Religion wasn't the issue.

Photographer: BRENDAN SMIALOWSKI/AFP/Getty Images

Call Charleston Evil By Its Name

Virginia Postrel is a Bloomberg View columnist. She was the editor of Reason magazine and a columnist for the Wall Street Journal, the Atlantic, the New York Times and Forbes. Her books include “The Power of Glamour” and “The Future and Its Enemies.”
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When I left South Carolina for Princeton, my head full of Faulkner novels, I assumed that racial history still defined the divide between north and south. My parents had supported the civil rights movement when that was a decidedly minority view, and I’d regularly sung its hymns and heard sermons that drew from its rhetoric. Even in the late 1970s, when public life was visibly integrated, my high school was 25 percent black, and the town proudly claimed Jesse Jackson as a native son, I believed that what made the south different was its history of segregation and slavery.

What I found in New Jersey was that the real division between north and south was no longer race but religion. The culture I grew up in, where religion permeated everyday life  and everybody you met was some kind of Christian (in my high school, David and Judy Bernstein were Catholics), was utterly foreign. I might as well have transported in from the 17th century.

In fact, both racial history and religious devotion define the culture of South Carolina, and we saw them clash in Governor Nikki Haley’s initial statement about the shootings in Charleston and the angry reaction it drew from many black commentators.

“While we do not yet know all of the details,” Haley said, “we do know that we’ll never understand what motivates anyone to enter one of our places of worship and take the life of another. Please join us in lifting up the victims and their families with our love and prayers.” With her emphasis on the religious setting of the massacre, she spoke to what South Carolinians, black and white, have in common. It was a statement of unity and common humanity -- a declaration that she and her constituents identify with the victims. Governors of South Carolina haven’t always talked that way about black churches, and certainly not about Emanuel AME.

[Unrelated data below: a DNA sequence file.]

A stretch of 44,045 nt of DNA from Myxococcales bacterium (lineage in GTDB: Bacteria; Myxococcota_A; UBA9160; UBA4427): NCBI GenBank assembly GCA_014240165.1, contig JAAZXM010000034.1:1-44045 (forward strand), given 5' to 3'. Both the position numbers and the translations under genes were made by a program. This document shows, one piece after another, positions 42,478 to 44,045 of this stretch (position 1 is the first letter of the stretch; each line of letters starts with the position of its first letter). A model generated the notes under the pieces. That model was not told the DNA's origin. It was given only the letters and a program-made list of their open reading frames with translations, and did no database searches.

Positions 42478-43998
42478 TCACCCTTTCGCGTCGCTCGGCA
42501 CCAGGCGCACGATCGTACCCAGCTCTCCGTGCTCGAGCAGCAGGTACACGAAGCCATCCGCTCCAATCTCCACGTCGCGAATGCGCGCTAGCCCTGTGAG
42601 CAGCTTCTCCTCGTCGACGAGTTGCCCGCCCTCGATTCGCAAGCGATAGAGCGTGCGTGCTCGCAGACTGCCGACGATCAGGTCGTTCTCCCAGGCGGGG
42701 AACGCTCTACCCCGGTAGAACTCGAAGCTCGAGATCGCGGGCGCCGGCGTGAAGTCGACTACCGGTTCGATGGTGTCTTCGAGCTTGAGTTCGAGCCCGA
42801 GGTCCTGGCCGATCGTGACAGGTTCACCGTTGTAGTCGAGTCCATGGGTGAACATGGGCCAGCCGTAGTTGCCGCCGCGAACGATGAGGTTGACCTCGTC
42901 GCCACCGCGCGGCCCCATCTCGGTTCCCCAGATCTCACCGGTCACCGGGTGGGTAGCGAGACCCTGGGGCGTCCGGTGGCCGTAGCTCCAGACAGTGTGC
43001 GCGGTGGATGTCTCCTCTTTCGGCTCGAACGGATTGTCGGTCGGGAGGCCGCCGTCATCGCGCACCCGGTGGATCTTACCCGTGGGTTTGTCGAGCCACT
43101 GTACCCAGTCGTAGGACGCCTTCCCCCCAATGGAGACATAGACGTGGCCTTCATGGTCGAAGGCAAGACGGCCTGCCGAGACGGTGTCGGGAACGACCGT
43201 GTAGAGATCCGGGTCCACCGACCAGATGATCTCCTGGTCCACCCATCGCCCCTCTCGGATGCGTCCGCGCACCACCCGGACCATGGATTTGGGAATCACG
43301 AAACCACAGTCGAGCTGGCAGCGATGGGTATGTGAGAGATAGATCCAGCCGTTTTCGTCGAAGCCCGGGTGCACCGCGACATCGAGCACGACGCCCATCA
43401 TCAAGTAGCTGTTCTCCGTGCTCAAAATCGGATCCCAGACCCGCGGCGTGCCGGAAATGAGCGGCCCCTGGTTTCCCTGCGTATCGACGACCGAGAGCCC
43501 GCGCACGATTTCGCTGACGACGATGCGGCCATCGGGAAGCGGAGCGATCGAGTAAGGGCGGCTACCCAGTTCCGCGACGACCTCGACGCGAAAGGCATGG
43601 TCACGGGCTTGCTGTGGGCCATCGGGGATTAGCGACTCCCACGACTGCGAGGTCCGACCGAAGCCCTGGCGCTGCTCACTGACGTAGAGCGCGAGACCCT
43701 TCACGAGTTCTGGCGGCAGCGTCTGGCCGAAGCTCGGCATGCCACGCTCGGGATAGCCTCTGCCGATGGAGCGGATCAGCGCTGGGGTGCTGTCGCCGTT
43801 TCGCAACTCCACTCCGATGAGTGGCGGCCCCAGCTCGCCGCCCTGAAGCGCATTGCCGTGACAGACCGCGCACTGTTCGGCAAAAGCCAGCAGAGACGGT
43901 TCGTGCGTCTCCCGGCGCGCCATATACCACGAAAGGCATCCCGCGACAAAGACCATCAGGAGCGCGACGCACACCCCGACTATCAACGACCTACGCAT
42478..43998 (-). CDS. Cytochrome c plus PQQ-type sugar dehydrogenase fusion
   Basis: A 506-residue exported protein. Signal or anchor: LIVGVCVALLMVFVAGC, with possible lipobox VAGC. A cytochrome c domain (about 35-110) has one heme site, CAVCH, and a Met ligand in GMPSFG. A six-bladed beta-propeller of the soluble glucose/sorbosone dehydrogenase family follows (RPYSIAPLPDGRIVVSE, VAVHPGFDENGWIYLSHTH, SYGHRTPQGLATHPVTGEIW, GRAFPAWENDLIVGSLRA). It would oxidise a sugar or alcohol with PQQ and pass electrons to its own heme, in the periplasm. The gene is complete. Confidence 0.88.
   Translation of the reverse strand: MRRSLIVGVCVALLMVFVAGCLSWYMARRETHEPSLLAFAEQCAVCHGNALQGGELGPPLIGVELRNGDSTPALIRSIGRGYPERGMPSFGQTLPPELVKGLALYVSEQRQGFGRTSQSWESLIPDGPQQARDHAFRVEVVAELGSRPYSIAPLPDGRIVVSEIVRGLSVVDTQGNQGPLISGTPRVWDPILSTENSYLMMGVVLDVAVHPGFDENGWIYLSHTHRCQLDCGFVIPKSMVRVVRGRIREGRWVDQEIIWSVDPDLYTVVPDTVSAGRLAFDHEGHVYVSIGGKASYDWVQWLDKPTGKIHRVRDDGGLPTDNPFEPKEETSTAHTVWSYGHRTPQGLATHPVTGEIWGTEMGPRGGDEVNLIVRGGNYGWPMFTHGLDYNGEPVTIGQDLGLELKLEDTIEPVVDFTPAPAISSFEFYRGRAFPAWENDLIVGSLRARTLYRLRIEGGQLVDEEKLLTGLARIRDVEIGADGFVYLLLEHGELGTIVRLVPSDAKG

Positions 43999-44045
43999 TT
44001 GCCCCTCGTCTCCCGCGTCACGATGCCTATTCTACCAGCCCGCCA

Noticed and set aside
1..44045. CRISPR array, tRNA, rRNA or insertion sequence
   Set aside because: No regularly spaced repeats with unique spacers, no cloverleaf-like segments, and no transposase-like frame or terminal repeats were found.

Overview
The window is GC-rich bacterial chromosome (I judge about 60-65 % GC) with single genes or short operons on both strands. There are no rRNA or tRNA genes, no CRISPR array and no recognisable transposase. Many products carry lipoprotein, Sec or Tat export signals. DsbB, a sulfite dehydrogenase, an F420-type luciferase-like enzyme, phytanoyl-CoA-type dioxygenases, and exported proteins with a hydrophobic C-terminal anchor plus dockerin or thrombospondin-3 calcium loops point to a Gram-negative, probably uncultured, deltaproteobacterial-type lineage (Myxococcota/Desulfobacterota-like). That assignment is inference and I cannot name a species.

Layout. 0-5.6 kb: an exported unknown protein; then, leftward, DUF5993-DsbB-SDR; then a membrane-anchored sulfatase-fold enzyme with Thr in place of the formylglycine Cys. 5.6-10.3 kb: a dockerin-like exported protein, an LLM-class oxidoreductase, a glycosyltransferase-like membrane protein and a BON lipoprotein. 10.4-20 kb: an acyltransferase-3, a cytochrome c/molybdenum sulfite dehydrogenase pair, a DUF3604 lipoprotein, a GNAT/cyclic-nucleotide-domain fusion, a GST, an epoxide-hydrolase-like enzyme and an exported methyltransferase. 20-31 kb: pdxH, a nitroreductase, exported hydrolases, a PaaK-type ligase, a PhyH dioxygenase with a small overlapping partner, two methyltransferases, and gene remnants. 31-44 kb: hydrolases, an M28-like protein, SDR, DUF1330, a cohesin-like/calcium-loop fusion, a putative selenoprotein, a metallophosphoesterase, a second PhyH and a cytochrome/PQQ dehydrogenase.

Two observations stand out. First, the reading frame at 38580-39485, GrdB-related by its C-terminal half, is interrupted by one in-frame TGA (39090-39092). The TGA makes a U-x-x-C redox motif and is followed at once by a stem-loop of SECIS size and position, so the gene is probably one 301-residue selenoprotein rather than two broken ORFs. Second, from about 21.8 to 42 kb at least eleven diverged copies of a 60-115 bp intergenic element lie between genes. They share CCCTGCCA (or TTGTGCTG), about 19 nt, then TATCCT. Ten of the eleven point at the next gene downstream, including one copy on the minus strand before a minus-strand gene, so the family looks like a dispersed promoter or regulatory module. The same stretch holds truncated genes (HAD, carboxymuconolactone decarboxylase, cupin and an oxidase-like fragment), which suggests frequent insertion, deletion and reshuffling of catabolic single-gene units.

But this wasn’t a random crime. It wasn’t a shooting by a disgruntled former employee or an attack on Christians in general. It was a racially motivated massacre.

Despite its good intentions, then, Haley’s statement echoed the flaws in President Barack Obama’s interview reference last February to “vicious zealots who...randomly shoot a bunch of folks in a deli in Paris.” To an American president in the 21st century, Jews can be “a bunch of folks in a deli,” which is to say regular human beings just like everyone else. Obama’s statement, like Haley’s, was an affirmation of common humanity. Like Haley, he was identifying with the victims and assuming his audience would as well.

To jihadi terrorists, however, those murdered Jews weren’t just folks. And to Dylann Storm Roof, who now faces nine murder counts, the people of Emanuel weren’t just Christians.

Conservatives went ballistic over Obama’s comments. He seemed not to take jihadi anti-Semitism seriously. Blacks had a similar reaction to Haley’s statement. She seemed not to take white supremacism seriously. That someone as young as Roof, who’s just 21, could spout the same language that once justified lynchings suggests that the past isn’t as dead as most whites would like to think. The evil lingers. And to be subdued, it must first be acknowledged.

This column does not necessarily reflect the opinion of Bloomberg View's editorial board or Bloomberg LP, its owners and investors.

To contact the author on this story:
Virginia Postrel at vpostrel@bloomberg.net

To contact the editor on this story:
James Gibney at jgibney5@bloomberg.net